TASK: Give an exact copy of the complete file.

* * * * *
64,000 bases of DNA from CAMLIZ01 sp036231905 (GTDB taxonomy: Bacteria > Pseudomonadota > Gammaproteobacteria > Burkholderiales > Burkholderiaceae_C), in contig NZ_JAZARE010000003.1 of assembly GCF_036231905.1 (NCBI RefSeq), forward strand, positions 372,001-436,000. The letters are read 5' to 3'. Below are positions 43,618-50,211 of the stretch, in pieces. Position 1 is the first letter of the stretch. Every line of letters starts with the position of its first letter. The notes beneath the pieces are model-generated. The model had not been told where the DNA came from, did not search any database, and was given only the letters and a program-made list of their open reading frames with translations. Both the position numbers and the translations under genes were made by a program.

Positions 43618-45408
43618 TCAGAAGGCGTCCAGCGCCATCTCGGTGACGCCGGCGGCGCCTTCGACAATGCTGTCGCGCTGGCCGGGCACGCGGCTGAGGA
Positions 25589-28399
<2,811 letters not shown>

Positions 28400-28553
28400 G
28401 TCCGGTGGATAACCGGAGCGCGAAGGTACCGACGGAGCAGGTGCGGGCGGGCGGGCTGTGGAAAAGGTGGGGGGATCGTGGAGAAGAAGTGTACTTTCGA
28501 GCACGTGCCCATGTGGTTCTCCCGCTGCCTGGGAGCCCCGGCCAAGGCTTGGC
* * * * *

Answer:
64,000 bases of DNA from CAMLIZ01 sp036231905 (GTDB taxonomy: Bacteria > Pseudomonadota > Gammaproteobacteria > Burkholderiales > Burkholderiaceae_C), in contig NZ_JAZARE010000003.1 of assembly GCF_036231905.1 (NCBI RefSeq), forward strand, positions 372,001-436,000. The letters are read 5' to 3'. Below are positions 43,618-50,211 of the stretch, in pieces. Position 1 is the first letter of the stretch. Every line of letters starts with the position of its first letter. The notes beneath the pieces are model-generated. The model had not been told where the DNA came from, did not search any database, and was given only the letters and a program-made list of their open reading frames with translations. Both the position numbers and the translations under genes were made by a program.

Positions 43618-45408
43618 TCAGAAGGCGTCCAGCGCCATCTCGGTGACGCCGGCGGCGCCTTCGACAATGCTGTCGCGCTGGCCGGGCACGCGGCTGAGGA
Positions 25589-28399
<2,811 letters not shown>

Positions 28400-28553
28400 G
28401 TCCGGTGGATAACCGGAGCGCGAAGGTACCGACGGAGCAGGTGCGGGCGGGCGGGCTGTGGAAAAGGTGGGGGGATCGTGGAGAAGAAGTGTACTTTCGA
28501 GCACGTGCCCATGTGGTTCTCCCGCTGCCTGGGAGCCCCGGCCAAGGCTTGGC